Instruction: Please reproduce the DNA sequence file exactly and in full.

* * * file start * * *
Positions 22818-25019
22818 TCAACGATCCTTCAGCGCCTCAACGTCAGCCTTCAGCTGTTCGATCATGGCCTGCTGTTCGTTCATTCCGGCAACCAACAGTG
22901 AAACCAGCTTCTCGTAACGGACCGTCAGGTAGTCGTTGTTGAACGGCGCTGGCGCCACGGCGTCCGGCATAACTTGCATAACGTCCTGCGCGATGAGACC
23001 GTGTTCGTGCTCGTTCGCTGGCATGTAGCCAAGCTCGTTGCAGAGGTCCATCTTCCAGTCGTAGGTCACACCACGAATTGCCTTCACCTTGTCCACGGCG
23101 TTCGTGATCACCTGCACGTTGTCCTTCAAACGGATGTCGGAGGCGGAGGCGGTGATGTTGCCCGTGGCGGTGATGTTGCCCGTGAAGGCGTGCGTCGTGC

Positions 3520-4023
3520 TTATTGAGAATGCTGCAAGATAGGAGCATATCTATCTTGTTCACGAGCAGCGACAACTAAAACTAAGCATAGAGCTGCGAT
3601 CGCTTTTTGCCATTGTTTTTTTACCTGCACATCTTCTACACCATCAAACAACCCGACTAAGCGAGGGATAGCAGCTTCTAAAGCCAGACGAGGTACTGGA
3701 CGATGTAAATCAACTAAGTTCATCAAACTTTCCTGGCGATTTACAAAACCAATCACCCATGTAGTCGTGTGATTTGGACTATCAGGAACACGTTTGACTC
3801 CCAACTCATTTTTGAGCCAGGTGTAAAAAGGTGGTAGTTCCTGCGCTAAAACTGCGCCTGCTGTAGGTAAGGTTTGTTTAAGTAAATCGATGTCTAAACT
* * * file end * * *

Positions 22818-25019
22818 TCAACGATCCTTCAGCGCCTCAACGTCAGCCTTCAGCTGTTCGATCATGGCCTGCTGTTCGTTCATTCCGGCAACCAACAGTG
22901 AAACCAGCTTCTCGTAACGGACCGTCAGGTAGTCGTTGTTGAACGGCGCTGGCGCCACGGCGTCCGGCATAACTTGCATAACGTCCTGCGCGATGAGACC
23001 GTGTTCGTGCTCGTTCGCTGGCATGTAGCCAAGCTCGTTGCAGAGGTCCATCTTCCAGTCGTAGGTCACACCACGAATTGCCTTCACCTTGTCCACGGCG
23101 TTCGTGATCACCTGCACGTTGTCCTTCAAACGGATGTCGGAGGCGGAGGCGGTGATGTTGCCCGTGGCGGTGATGTTGCCCGTGAAGGCGTGCGTCGTGC

Positions 3520-4023
3520 TTATTGAGAATGCTGCAAGATAGGAGCATATCTATCTTGTTCACGAGCAGCGACAACTAAAACTAAGCATAGAGCTGCGAT
3601 CGCTTTTTGCCATTGTTTTTTTACCTGCACATCTTCTACACCATCAAACAACCCGACTAAGCGAGGGATAGCAGCTTCTAAAGCCAGACGAGGTACTGGA
3701 CGATGTAAATCAACTAAGTTCATCAAACTTTCCTGGCGATTTACAAAACCAATCACCCATGTAGTCGTGTGATTTGGACTATCAGGAACACGTTTGACTC
3801 CCAACTCATTTTTGAGCCAGGTGTAAAAAGGTGGTAGTTCCTGCGCTAAAACTGCGCCTGCTGTAGGTAAGGTTTGTTTAAGTAAATCGATGTCTAAACT